Aerosol impacts on climate change are still poorly understood, in part, because the few observations and methods for detecting their effects are not well established. For the first time, the enhancement in cloud albedo is directly measured on a cloud-by-cloud basis and linked to increasing aerosol concentrations by using multiple autonomous unmanned aerial vehicles to simultaneously observe the cloud microphysics, vertical aerosol distribution, and associated solar radiative fluxes. In the presence of long-range transport of dust and anthropogenic pollution, the trade cumuli have higher droplet concentrations and are on average brighter. Our observations suggest a higher sensitivity of radiative forcing by trade cumuli to increases in cloud droplet concentrations. than previously reported owing to a constrained droplet radius such that increases in droplet concentrations also increase cloud liquid water content. This aerosol-cloud forcing efficiency is as much as -60 W m(-2) per 100% percent cloud fraction for a doubling of droplet concentrations and associated increase of liquid water content. Finally, we develop a strategy for detecting aerosol-cloud interactions based on a nondimensional scaling analysis that relates the contribution of single clouds to albedo measurements and illustrates the significance of characterizing cloud morphology in resolving radiometric measurements. This study demonstrates that aerosol-cloud-albedo interactions can be directly observed by simultaneous observations below, in, and above the clouds.

2001
Formenti, P, Andreae MO, Lange L, Roberts G, Cafmeyer J, Rajta I, Maenhaut W, Holben BN, Artaxo P, Lelieveld J.  2001.  Saharan dust in Brazil and Suriname during the Large-Scale Biosphere-Atmosphere Experiment in Amazonia (LBA) - Cooperative LBA Regional Experiment (CLAIRE) in March 1998. Journal of Geophysical Research-Atmospheres. 106:14919-14934.   10.1029/2000jd900827   AbstractWebsite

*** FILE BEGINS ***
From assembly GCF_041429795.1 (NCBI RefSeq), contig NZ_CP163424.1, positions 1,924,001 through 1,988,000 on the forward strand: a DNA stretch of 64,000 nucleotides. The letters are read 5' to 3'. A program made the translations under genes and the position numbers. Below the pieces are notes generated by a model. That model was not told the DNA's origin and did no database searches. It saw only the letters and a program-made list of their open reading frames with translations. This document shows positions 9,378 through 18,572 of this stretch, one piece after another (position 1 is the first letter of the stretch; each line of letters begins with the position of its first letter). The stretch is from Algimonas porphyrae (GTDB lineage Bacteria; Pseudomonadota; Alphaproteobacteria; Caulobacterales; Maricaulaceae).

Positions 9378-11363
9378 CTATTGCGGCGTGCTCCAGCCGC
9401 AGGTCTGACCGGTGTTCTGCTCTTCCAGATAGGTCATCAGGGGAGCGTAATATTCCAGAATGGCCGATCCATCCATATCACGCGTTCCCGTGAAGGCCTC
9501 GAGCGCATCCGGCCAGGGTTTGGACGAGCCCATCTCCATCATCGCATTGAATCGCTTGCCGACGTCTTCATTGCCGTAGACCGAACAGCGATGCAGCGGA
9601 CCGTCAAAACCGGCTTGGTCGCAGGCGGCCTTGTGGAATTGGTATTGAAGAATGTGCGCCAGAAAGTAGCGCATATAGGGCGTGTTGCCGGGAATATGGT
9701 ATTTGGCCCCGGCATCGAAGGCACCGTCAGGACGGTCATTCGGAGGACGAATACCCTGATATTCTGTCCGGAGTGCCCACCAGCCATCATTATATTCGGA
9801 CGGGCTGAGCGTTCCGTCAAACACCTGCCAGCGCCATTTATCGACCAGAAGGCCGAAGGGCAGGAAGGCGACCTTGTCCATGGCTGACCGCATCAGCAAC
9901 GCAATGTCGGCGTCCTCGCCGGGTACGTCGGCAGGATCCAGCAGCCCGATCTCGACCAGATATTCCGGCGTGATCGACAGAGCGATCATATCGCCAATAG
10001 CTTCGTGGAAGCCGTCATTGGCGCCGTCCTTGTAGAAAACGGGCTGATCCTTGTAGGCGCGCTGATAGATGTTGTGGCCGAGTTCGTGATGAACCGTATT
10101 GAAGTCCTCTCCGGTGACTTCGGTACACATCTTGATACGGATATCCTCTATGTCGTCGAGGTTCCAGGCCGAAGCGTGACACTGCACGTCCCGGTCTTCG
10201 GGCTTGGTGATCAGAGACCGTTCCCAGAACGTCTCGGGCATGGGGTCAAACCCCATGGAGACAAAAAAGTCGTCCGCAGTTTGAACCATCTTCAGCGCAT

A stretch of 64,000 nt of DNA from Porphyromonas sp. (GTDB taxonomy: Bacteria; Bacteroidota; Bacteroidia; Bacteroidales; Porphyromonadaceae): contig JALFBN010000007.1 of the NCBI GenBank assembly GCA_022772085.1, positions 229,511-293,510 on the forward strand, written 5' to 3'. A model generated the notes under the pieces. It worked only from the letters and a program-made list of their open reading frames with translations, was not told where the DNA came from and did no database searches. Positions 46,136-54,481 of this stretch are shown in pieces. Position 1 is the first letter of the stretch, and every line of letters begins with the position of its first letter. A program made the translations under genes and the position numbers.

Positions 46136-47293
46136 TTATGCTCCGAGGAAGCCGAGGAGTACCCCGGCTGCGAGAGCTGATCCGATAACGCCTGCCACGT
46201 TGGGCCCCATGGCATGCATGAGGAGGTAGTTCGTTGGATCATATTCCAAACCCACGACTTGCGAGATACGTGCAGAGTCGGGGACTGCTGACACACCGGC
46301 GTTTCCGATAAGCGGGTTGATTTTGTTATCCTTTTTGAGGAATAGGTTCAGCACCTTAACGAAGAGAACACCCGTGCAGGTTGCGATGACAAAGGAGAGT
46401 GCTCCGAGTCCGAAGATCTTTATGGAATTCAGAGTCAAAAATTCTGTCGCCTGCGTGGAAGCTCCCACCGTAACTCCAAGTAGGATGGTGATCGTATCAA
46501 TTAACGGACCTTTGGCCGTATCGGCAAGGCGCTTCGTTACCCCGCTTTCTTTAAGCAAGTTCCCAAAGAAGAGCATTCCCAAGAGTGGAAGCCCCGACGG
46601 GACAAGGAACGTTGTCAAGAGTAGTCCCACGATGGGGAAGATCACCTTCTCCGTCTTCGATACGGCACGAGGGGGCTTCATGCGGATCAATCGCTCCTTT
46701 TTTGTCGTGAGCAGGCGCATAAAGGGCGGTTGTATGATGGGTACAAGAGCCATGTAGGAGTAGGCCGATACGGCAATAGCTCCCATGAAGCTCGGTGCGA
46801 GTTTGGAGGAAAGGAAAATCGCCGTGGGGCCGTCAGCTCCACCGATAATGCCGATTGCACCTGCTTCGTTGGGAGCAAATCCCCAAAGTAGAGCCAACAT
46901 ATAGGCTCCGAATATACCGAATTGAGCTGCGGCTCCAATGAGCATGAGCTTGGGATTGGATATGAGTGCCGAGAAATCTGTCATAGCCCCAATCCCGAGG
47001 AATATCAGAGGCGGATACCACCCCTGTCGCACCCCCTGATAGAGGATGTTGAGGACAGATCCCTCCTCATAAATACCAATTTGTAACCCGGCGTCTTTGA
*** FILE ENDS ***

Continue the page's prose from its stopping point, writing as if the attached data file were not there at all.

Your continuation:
Advection of Saharan dust was observed via chemical and optical measurements during March 1998 in Brazil and Suriname during the Large-Scale Biosphere-Atmosphere Experiment in Amazonia (LBA)-Cooperative LBA Airborne Regional Experiment (CLAIRE)-98 experiment. In Brazil the dust outbreak produced an increase of a factor of 3 in the daily mean mass concentration (up to 26 +/- 7 mug m(-3)) of particles smaller than 10 mum equivalent aerodynamic diameter (EAD), and in the daily mean aerosol particle scattering coefficient sigma (N) (up to 26 +/- 8 Mm(-1) STP, ambient humidity). Background levels of aerosol scattering (ambient) were sigma (s) similar to 10 Mm(-1). The effect of dust advection was evident for all major crustal elements (Al, Si, Ca, Ti, Mn, and Fe), as well as the sea-salt elements (Na, Cl, and S), as the dust layer was transported at low altitude (below 800 hPa). Coarse P and organic carbon (OC) concentrations were not influenced by the occurrence of dust, and were mainly emitted by the rain forest. The dry scattering mass efficiency of dust (particles smaller than 10 mum EAD) was estimated to be between 0.65 (+/- 0.06) and 0.89 (+/- 0.08) m(2) g(-1). Airborne profiles of aerosol scattering showed two distinct types of vertical structure in the dust layer over Suriname, either vertically uniform (15, 26 March), or plume-like (25 March). Dust layers extended generally up to 700 hPa, while scattering layers occasionally encountered at higher altitudes resulted from smoke emitted by biomass burning in Venezuela and Colombia, Observations in South America were supported by measurements in Israel and Tenerife (Canary Islands), where the dust outbreaks were also detected.